EBUS 400 E-Business
Mark L. Schlam, M.S.
June 22, 2006
Business-2-Business VS Business-2-Consumer
Just about every business today has a web site. Weather they are doing business with other businesses or selling directly to the public, a business today needs to have a web site. This paper will discuss Business-2 Business (B2B), Business-2-Consumer (B2C). The paper will look at the marketing concept, and the similarities and differences of brick-and-mortar and eBusiness. Every business, rather online or at a physical site, falls in one of the following categories. A Comparison of Business-2-Business
B2B and B2C are very similar, in fact, "B2B typically takes the form of automated processes between trading partners and is performed in much higher volumes than B2C applications". (Reference.com, 2006). As B2C is "the retailing part of e-commerce and is often contrasted to B2B. (Whatis.com, 2006). B2B and B2C each has five classifications in which businesses fall under. B2B classifications are; "company web site, product supply and procurement exchanges, specialized or vertical industry portals, brokering sites, and information sites". (Whatis.com, 2006). B2C classifications are; "direct sellers, online intermediaries, advertising based models, and fee based models". (Reference.com, 2006). B2B and B2C Classifications
According the definition information on Whatis.com B2B can be classified in the following categories; "Company Web sites, since the target audience for many company Web sites is other companies and their employees. Company sites can be thought of as round-the-clock mini-trade exhibits. Sometimes a company Web site serves as the entrance to an exclusive extranet available only to customers or registered site users. Some company Web sites sell directly from the site, effectively e-tailing to other businesses. Product supply and procurement exchanges, where a company purchasing agent can shop for supplies from vendors, request proposals, and, in some cases, bid to make a purchase at a desired price. Sometimes referred to as e-procurement sites, some serve a range of industries and others focus on a niche market. Specialized or vertical industry portals which provide a "subWeb" of information, product listings, discussion groups, and other features. These vertical portal sites have a broader purpose than the procurement sites (although they may also support buying and selling). Brokering sites that act as an intermediary between someone wanting a product or service and potential providers. Equipment leasing is an example. Information sites (sometimes known as infomediary), which provide information about a particular industry for its companies and their employees. These include specialized search sites and trade and industry standards organization sites". (Whatis.com, 2006). Business-2Consumers Classifications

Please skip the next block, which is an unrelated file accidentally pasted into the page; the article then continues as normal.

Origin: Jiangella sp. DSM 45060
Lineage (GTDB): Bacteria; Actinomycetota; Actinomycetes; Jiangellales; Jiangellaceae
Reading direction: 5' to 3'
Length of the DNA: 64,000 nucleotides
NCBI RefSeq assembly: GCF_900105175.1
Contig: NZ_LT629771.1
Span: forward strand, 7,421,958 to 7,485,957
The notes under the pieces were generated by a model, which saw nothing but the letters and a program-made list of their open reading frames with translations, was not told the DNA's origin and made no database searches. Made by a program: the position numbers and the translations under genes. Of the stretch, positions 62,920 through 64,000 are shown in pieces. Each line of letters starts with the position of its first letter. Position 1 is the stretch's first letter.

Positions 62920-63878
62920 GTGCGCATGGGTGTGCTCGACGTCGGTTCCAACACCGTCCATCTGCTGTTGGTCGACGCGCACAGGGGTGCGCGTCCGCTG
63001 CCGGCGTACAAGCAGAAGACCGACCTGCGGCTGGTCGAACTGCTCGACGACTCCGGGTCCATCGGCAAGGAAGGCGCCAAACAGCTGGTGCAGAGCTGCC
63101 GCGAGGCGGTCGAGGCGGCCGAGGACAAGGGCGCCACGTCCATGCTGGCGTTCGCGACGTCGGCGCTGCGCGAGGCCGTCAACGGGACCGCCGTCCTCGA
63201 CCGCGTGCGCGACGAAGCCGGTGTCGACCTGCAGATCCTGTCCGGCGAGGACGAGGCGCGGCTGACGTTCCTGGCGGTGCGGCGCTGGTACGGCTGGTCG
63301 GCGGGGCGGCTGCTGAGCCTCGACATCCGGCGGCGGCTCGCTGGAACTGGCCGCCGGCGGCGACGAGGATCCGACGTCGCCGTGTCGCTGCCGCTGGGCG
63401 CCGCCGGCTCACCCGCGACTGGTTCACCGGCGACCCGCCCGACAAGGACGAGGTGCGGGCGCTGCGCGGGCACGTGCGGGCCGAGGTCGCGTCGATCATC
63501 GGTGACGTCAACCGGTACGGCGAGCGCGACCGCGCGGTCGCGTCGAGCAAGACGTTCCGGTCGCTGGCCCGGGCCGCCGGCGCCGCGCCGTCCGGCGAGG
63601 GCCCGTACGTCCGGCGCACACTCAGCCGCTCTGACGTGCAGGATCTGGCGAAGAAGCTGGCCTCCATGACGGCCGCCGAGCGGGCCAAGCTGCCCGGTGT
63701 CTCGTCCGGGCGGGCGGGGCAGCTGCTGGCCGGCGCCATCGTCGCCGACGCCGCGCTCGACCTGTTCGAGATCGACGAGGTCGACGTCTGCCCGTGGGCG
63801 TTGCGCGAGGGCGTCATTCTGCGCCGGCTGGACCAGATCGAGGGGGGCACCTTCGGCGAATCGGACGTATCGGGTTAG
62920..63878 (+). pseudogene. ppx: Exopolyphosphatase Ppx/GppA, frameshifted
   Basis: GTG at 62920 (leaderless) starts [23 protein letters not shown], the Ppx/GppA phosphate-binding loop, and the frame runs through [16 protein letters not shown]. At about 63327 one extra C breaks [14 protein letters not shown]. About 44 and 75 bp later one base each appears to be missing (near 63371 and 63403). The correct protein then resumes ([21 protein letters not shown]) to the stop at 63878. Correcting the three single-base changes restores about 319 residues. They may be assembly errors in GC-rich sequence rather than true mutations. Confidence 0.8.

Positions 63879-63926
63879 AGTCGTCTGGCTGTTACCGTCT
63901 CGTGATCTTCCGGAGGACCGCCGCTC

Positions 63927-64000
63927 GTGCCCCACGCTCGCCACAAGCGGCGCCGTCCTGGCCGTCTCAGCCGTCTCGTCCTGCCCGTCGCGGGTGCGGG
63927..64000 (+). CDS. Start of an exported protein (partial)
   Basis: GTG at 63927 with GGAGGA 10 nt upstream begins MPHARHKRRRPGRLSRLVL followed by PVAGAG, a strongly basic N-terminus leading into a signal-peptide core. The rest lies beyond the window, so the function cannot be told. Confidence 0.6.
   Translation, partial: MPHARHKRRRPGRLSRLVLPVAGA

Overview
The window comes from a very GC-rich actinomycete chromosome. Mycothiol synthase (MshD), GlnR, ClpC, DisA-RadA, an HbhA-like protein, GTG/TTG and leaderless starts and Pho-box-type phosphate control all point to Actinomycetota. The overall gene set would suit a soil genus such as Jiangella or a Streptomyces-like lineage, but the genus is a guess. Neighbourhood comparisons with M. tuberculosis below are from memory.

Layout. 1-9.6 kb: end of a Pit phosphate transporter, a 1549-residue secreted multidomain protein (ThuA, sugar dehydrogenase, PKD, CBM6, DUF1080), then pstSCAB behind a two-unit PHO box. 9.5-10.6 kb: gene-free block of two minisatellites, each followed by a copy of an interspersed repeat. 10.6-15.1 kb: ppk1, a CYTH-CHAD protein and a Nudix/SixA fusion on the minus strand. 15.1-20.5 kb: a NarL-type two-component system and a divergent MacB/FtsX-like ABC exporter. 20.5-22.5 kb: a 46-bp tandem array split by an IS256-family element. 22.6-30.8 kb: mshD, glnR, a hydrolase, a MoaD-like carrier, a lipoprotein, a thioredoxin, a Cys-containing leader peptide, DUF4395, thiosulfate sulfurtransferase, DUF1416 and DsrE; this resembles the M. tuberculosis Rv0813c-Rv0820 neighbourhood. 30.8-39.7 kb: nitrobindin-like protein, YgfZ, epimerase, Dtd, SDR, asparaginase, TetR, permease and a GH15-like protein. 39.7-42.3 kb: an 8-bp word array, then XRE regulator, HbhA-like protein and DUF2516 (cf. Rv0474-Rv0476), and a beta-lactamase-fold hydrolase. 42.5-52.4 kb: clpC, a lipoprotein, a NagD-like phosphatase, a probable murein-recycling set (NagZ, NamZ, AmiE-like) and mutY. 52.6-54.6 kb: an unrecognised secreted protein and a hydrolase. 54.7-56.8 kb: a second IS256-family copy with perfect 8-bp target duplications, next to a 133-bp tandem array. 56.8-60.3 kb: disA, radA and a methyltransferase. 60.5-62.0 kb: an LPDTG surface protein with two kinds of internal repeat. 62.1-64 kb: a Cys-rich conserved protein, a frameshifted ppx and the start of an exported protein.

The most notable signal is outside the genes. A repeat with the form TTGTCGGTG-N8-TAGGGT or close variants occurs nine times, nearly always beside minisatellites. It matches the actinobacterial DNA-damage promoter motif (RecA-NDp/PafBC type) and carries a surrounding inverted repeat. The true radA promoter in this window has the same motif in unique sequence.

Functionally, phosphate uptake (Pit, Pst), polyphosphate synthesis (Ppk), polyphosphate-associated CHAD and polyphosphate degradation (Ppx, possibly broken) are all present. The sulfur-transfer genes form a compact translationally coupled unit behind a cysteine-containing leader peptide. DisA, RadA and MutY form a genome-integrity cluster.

According to Wikipedia B2C classifications are as follows;
"Direct Sellers Companies that provide products or services directly to customers are called direct sellers. These types of B2C companies are the most well-known. There are two types of direct sellers: e-tailers and manufacturers. E-tailers: Upon receiving an order, the e-tailer ships products directly to the consumer or to a wholesaler or manufacturer for delivery. Example: Amazon.com Manufacturers: The manufacturer sells directly to consumers via the internet. The goal is to remove intermediaries, through a process called disintermediation, and to establish direct customer relationships. Disintermediation is not a new idea as catalog companies have been utilizing this method for years. Example: Staples.com markets and sells directly to the consumer, and there is no middleman. Products are ship directly to the consumer from the Staples warehouse. Online Intermediaries Online intermediaries are companies that...
References: ImproveNet.com. 2006. We Take the Hassle Out of Finding Contractors! Retrieved on June 24, 2006 from: http://www.ImproveNet.com.
Reference.com. 2006. Business-to-consumer Electronic eCommerce. Retrieved on June 26, 2006.from: http://www.reference.com.
Greg Spaulding. 2003. Marketing Significance of e-Business VS e-Commerce. Retrieved on June 29, 2006 from: http://www.mpacorn.com/News/2003/1023/Business/
Whatis.com. 2006. CIO Definitions. Retrieved on June 26, 2006 from: http://searchcio.techtarget.com/home/0,289692,sid19,00.html
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